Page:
“I’m in my house and I got gassed.”
“I live here. Did I have a choice?”
“I don’t think they would have used the gas if we were in another more affluent part of Albany.”
With little fanfare, the Albany Common Council voted down a ban on the use of tear gas and rubber bullets by city police last week, in effect dismissing the concerns of Albany residents who have experienced the effects of this dangerous chemical irritant first-hand.
For those of us hoping the Council would finally acknowledge the irreparable harm caused by deploying tear gas in residential neighborhoods, the long-delayed vote came as a cruel blow.
It was made all the crueler by the fact that it occurred at a remote meeting, with councilors logging in comfortably from their homes while members of the community gathered in front of a darkened City Hall to express support for the legislation.
The unusual circumstances of the vote, after months of passionate debate, might make it easy to forget what brought this issue before the Common Council in the first place: the pain and trauma of Albany residents tear-gassed in their own homes, or while on the street protesting or simply walking or standing outside.
Residents like 63-year-old Glynnis Marshall, who was watching a movie in her living room in Arbor Hill when the smell of tear gas first hit her. Her throat became scratchy, and her eyes began to burn. The street outside, she told Albany Proper, was a “complete fog.”
“There ought to be a law against it,” she said.
Marshall is right, which makes the Common Council’s failure to take action all the more galling.
Rather than seize the opportunity to protect city residents from a toxic and ultimately uncontrollable riot-control agent, eight members of the Council opted to side with a police department that has shown a shocking disregard for the well-being of Albany men, women and children when deploying a substance that can cause acute pain and have serious long term health consequences.
As the parent of a young boy, I’ve found the stories of tear gas creeping into the homes of sleeping Albany children during last summer’s chaotic – and occasionally violent – Black Lives Matters protests extremely disturbing.
And I wanted to see the Common Council take action to ensure residents would never have to experience anything like that again.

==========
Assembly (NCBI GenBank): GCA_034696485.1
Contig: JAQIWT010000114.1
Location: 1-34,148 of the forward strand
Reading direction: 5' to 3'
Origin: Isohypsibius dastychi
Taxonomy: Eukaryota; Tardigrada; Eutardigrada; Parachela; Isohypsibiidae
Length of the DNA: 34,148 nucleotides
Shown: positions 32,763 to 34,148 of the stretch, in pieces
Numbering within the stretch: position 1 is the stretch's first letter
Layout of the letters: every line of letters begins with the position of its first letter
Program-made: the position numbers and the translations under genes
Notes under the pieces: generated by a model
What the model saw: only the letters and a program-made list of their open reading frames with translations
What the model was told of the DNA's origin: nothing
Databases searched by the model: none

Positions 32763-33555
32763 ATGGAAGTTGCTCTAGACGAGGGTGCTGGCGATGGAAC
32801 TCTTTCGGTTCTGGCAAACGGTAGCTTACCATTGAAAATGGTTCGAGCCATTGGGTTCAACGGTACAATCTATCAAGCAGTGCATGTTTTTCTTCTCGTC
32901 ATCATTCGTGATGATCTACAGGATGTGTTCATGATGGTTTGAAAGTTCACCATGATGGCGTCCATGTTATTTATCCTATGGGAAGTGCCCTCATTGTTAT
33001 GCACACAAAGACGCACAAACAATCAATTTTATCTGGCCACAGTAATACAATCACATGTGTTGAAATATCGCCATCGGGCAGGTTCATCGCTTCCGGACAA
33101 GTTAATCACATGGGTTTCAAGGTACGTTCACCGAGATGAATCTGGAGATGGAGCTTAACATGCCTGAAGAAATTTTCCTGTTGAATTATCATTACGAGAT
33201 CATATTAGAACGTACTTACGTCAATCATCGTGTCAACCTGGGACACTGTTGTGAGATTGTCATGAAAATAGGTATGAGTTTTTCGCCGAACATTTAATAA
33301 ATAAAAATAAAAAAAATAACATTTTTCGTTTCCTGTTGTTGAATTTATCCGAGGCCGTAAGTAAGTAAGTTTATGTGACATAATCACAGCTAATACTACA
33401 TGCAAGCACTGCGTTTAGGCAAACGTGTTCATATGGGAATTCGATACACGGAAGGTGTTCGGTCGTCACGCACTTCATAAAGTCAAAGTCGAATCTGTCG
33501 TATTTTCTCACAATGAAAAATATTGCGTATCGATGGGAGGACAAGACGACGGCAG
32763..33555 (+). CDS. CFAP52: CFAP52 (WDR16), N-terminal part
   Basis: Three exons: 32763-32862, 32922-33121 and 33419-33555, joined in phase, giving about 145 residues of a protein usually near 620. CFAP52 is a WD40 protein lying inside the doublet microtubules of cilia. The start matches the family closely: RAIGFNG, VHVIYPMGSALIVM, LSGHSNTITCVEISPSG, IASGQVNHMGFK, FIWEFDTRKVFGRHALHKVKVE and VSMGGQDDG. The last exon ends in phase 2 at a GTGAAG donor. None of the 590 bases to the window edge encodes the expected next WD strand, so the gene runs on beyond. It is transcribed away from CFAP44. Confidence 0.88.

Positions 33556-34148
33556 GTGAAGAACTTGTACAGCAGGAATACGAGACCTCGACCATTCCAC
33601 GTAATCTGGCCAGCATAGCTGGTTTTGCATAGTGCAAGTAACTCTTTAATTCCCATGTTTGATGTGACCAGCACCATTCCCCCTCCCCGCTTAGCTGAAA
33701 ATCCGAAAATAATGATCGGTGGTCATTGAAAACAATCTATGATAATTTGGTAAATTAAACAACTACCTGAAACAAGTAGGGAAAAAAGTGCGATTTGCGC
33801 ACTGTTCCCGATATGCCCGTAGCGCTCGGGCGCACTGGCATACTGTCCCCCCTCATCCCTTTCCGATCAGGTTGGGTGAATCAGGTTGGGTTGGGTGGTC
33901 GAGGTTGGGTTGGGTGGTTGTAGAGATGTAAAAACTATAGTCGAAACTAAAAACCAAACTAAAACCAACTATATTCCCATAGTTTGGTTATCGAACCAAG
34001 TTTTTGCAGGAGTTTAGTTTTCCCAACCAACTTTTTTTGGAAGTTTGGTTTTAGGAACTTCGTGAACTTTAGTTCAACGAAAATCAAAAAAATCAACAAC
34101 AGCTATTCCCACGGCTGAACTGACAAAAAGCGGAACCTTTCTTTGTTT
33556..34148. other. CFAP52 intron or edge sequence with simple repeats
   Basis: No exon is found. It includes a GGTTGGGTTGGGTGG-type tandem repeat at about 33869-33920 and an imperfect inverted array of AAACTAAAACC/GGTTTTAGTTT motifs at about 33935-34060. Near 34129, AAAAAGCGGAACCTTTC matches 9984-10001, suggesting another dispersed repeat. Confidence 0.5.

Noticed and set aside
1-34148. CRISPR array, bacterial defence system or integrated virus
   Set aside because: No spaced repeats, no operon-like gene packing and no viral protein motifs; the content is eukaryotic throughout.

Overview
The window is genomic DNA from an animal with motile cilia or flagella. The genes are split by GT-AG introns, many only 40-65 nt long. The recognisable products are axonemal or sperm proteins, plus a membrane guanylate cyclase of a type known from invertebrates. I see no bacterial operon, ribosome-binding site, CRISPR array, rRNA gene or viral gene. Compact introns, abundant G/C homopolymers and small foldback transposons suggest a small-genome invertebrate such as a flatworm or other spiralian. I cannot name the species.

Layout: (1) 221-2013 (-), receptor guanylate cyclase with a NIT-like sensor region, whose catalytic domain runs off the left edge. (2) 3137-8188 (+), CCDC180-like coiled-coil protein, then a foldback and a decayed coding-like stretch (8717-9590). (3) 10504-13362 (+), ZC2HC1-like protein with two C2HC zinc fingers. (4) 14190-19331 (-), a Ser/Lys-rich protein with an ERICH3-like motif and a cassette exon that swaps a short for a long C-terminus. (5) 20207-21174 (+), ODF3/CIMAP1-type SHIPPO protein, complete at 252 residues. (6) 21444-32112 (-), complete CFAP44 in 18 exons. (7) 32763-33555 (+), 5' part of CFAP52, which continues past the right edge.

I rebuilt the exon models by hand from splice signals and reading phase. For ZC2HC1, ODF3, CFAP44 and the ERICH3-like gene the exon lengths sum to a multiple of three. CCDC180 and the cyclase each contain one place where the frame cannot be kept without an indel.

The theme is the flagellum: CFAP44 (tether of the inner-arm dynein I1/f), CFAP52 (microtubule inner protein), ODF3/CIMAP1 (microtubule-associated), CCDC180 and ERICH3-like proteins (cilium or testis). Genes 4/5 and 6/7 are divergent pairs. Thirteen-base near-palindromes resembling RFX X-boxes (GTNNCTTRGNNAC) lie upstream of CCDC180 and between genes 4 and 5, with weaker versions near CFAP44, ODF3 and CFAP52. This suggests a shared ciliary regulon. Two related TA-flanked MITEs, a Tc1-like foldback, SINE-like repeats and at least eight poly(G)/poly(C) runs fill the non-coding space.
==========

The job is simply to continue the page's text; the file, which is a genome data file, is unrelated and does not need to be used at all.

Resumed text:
Those who oppose banning police use of tear gas claim it’s an effective and non-lethal tool for controlling violent crowds.
What they fail to mention is the incredible damage tear gas can cause.
It is indiscriminate in its effects, and has the potential to harm anyone in its vicinity.
Among other things, it can cause breathing difficulties, nausea, vomiting, irritation of the respiratory tract, chest pains, and increased blood pressure and heart rate upon initial contact. Prolonged exposure can cause blindness, chemical burns in the throat and lungs and respiratory failure leading to death.
According to the news site ProPublica, the most comprehensive studies of the health impacts of tear gas were conducted by the U.S. military on young recruits exposed to the chemical agent during training exercises.
“Afterward,” the article notes, “it left them at higher risk for contracting influenza, pneumonia, bronchitis and other respiratory illnesses.”
Tear gas is banned in wartime, and with good reason.
But there’s nothing stopping domestic police departments from using it, and footage of cops gassing protesters was distressingly common during the Black Lives Matters demonstrations of 2020.
The ubiquity of these images might lead one to conclude that tear gas is no big deal when, in fact, the opposite is true.
Tear gas is harmful – way more harmful than police typically acknowledge.
The unfortunate reality is that this is not a weapon that can be responsibly deployed, as the Albany residents gassed inside their own homes can attest to, and Council members who think otherwise are kidding themselves.
All that being said, there is reason for optimism.
A new Common Council will be seated in 2022, and one member who voted present on the tear gas legislation, Richard Conti of the sixth ward, will be replaced by Gabriella Romero, a vocal proponent of banning tear gas.
On Facebook, Romero has already announced her intention to push for a ban on tear gas, and one senses that this fight is far from over.
Which is good news.
Tear gas has no place in our community, and it’s time for the Common Council to do the right thing and take decisive action to ban it for good.